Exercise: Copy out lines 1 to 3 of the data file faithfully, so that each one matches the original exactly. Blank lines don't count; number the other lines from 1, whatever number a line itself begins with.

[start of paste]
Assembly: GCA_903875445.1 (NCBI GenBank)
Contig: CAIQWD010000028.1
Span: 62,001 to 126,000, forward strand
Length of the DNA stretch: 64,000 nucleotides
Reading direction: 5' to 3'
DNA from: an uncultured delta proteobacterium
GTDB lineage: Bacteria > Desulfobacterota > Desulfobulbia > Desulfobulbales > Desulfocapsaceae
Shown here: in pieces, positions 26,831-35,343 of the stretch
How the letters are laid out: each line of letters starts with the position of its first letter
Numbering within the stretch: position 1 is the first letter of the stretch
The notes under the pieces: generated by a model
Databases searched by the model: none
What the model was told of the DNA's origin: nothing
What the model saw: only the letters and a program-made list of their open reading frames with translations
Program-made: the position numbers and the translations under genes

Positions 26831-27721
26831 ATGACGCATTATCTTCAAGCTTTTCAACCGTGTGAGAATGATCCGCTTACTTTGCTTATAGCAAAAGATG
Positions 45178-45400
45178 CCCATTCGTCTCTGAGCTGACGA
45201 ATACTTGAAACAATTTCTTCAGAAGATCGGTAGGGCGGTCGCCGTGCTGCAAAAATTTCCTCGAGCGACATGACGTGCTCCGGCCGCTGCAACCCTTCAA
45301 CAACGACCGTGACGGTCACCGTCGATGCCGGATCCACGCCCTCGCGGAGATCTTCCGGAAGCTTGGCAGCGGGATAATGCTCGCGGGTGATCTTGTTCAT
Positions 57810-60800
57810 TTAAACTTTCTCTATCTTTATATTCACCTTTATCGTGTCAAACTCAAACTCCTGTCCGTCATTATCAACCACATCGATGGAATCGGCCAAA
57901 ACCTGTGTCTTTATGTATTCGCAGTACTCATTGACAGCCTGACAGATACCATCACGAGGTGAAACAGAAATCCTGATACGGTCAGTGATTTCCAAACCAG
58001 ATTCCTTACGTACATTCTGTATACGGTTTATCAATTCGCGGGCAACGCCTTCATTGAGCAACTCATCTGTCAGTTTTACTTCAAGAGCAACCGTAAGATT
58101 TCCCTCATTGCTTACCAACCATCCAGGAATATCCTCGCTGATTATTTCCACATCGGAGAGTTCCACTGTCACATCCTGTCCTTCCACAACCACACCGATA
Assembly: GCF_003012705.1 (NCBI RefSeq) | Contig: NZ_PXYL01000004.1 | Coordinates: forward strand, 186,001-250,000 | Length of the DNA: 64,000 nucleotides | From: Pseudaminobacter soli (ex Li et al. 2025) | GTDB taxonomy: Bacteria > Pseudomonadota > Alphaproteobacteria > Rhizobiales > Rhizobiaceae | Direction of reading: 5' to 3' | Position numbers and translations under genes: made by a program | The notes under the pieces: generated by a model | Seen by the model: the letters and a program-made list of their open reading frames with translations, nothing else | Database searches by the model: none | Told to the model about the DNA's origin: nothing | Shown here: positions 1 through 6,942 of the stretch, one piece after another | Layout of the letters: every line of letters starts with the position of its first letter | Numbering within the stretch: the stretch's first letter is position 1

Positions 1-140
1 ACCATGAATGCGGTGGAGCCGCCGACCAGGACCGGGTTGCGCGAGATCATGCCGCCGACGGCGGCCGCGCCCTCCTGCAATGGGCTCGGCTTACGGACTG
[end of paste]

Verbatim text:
Assembly: GCA_903875445.1 (NCBI GenBank)
Contig: CAIQWD010000028.1
Span: 62,001 to 126,000, forward strand